In another aspect of the present invention, a surgical clamp includes a first jaw having a proximal end and a distal end, and a pawl secured to the first jaw near the proximal end. The pawl is biased in a proximal direction via a leaf spring. The surgical clamp further includes a second jaw having a proximal end and a distal end. The second jaw is adapted for being pivotally secured to the first jaw, and includes a ratchet disposed proximally relative to the pawl and in mesh with the pawl when the second jaw is secured to the first jaw. The surgical clamp further includes a movable member secured to the first jaw, which is adapted for contacting and moving the pawl in a distal direction against the bias of a leaf spring to thereby move the pawl out of mesh with the ratchet. The first jaw and the second jaw are movable from a closed state to an open state when the pawl is moved in the distal direction by the movable member. The pawl is adapted to be biased back into mesh with the ratchet when the movable member is removed from contact with the pawl. The movable member is adapted for moving from a first configuration into a second configuration in order to move the pawl in the distal direction, and the movable member is further adapted for subsequently moving from the second configuration into a third configuration in order to move the first jaw and the second jaw from the closed state to the open state. The movable member is also adapted for moving from the third configuration back into the first configuration in order to move the first jaw and the second jaw from the opened state to the closed state.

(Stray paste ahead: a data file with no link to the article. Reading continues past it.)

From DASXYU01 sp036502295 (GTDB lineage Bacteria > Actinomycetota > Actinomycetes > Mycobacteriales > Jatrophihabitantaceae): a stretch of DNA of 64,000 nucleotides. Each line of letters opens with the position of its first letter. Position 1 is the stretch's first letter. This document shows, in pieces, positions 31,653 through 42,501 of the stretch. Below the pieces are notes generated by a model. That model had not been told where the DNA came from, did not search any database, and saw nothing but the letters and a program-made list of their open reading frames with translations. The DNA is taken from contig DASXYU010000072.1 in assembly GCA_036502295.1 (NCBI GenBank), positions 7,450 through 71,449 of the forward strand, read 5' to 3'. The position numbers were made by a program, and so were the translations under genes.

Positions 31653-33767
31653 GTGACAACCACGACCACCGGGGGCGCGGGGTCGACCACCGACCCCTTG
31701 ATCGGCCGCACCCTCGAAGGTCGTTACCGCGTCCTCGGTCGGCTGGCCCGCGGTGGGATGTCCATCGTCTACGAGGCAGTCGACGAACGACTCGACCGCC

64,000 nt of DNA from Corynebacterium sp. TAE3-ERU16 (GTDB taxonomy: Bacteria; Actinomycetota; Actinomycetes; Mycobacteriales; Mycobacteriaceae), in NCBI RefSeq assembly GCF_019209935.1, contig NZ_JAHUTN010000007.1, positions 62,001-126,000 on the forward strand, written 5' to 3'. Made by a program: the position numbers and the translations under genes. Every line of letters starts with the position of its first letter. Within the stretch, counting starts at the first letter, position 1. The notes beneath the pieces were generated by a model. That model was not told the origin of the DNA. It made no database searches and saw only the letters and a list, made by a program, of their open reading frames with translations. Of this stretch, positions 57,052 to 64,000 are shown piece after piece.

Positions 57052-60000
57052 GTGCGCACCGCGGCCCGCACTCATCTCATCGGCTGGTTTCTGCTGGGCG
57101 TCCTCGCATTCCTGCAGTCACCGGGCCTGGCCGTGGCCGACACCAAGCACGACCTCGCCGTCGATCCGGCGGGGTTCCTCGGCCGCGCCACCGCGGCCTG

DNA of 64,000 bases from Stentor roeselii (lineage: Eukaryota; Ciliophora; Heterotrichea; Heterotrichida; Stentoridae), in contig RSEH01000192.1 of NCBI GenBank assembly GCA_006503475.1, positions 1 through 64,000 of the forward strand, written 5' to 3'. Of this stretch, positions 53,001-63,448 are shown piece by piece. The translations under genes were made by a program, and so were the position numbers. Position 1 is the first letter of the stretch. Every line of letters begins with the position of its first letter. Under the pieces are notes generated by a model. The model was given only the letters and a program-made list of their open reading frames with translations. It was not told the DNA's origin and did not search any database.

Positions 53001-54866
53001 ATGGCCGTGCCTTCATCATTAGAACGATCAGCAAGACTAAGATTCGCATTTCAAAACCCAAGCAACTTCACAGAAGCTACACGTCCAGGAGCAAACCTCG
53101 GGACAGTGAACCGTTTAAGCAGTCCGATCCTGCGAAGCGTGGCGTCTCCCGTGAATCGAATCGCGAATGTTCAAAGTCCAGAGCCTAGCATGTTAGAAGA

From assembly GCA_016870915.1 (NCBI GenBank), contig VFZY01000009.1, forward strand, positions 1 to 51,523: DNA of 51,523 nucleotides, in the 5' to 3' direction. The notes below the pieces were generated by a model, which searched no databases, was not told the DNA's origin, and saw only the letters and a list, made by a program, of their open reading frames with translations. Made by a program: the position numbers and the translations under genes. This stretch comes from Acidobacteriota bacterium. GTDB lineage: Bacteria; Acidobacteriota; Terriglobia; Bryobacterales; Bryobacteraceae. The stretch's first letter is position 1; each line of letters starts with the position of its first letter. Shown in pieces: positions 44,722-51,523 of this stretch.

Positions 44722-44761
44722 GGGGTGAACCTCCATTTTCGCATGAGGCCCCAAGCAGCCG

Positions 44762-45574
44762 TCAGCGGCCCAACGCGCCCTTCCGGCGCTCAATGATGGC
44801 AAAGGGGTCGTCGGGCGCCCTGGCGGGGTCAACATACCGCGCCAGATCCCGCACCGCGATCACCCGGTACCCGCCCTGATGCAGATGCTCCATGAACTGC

The present invention, together with additional features and advantages thereof, may best be understood by reference to the following description taken in connection with the accompanying illustrative drawings.